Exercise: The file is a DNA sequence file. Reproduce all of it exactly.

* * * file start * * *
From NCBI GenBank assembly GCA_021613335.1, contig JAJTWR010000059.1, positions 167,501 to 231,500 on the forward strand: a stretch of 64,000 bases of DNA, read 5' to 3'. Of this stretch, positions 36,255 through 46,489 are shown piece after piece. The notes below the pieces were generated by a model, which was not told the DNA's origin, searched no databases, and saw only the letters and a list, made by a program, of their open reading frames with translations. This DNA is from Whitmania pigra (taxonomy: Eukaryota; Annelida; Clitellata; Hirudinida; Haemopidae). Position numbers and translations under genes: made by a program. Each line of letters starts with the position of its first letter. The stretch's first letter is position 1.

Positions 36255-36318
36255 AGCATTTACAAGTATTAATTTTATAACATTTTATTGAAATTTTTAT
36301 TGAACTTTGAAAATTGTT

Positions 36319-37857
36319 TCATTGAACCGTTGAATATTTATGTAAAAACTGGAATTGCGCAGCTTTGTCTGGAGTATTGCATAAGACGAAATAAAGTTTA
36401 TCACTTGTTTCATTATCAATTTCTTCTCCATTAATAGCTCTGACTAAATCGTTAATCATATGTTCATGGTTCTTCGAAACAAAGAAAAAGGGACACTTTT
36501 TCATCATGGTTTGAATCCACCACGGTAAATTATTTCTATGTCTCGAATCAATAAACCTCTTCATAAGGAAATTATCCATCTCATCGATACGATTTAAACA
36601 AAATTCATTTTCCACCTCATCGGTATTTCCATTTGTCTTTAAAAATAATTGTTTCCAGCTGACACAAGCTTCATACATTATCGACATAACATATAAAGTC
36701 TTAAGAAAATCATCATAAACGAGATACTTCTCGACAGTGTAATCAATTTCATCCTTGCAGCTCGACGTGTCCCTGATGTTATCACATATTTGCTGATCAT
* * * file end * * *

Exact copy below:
From NCBI GenBank assembly GCA_021613335.1, contig JAJTWR010000059.1, positions 167,501 to 231,500 on the forward strand: a stretch of 64,000 bases of DNA, read 5' to 3'. Of this stretch, positions 36,255 through 46,489 are shown piece after piece. The notes below the pieces were generated by a model, which was not told the DNA's origin, searched no databases, and saw only the letters and a list, made by a program, of their open reading frames with translations. This DNA is from Whitmania pigra (taxonomy: Eukaryota; Annelida; Clitellata; Hirudinida; Haemopidae). Position numbers and translations under genes: made by a program. Each line of letters starts with the position of its first letter. The stretch's first letter is position 1.

Positions 36255-36318
36255 AGCATTTACAAGTATTAATTTTATAACATTTTATTGAAATTTTTAT
36301 TGAACTTTGAAAATTGTT

Positions 36319-37857
36319 TCATTGAACCGTTGAATATTTATGTAAAAACTGGAATTGCGCAGCTTTGTCTGGAGTATTGCATAAGACGAAATAAAGTTTA
36401 TCACTTGTTTCATTATCAATTTCTTCTCCATTAATAGCTCTGACTAAATCGTTAATCATATGTTCATGGTTCTTCGAAACAAAGAAAAAGGGACACTTTT
36501 TCATCATGGTTTGAATCCACCACGGTAAATTATTTCTATGTCTCGAATCAATAAACCTCTTCATAAGGAAATTATCCATCTCATCGATACGATTTAAACA
36601 AAATTCATTTTCCACCTCATCGGTATTTCCATTTGTCTTTAAAAATAATTGTTTCCAGCTGACACAAGCTTCATACATTATCGACATAACATATAAAGTC
36701 TTAAGAAAATCATCATAAACGAGATACTTCTCGACAGTGTAATCAATTTCATCCTTGCAGCTCGACGTGTCCCTGATGTTATCACATATTTGCTGATCAT